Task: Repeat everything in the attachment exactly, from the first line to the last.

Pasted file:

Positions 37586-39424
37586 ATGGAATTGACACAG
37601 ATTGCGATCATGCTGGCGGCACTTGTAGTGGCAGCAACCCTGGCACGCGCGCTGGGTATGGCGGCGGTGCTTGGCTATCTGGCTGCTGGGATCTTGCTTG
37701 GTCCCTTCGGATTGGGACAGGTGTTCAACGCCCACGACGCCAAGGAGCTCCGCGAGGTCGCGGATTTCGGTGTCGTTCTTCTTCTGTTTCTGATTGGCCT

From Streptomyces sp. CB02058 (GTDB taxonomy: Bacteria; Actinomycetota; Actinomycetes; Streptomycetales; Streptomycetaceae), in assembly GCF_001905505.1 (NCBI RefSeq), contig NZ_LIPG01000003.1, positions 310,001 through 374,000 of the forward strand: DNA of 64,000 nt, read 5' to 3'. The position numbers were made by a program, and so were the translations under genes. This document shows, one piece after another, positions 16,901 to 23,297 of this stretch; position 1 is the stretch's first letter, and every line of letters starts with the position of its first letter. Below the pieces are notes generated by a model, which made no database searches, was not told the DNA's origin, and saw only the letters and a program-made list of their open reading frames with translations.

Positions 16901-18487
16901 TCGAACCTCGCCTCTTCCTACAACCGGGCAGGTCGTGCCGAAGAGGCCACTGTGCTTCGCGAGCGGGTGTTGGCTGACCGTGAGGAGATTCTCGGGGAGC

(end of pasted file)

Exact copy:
Positions 37586-39424
37586 ATGGAATTGACACAG
37601 ATTGCGATCATGCTGGCGGCACTTGTAGTGGCAGCAACCCTGGCACGCGCGCTGGGTATGGCGGCGGTGCTTGGCTATCTGGCTGCTGGGATCTTGCTTG
37701 GTCCCTTCGGATTGGGACAGGTGTTCAACGCCCACGACGCCAAGGAGCTCCGCGAGGTCGCGGATTTCGGTGTCGTTCTTCTTCTGTTTCTGATTGGCCT

From Streptomyces sp. CB02058 (GTDB taxonomy: Bacteria; Actinomycetota; Actinomycetes; Streptomycetales; Streptomycetaceae), in assembly GCF_001905505.1 (NCBI RefSeq), contig NZ_LIPG01000003.1, positions 310,001 through 374,000 of the forward strand: DNA of 64,000 nt, read 5' to 3'. The position numbers were made by a program, and so were the translations under genes. This document shows, one piece after another, positions 16,901 to 23,297 of this stretch; position 1 is the stretch's first letter, and every line of letters starts with the position of its first letter. Below the pieces are notes generated by a model, which made no database searches, was not told the DNA's origin, and saw only the letters and a program-made list of their open reading frames with translations.

Positions 16901-18487
16901 TCGAACCTCGCCTCTTCCTACAACCGGGCAGGTCGTGCCGAAGAGGCCACTGTGCTTCGCGAGCGGGTGTTGGCTGACCGTGAGGAGATTCTCGGGGAGC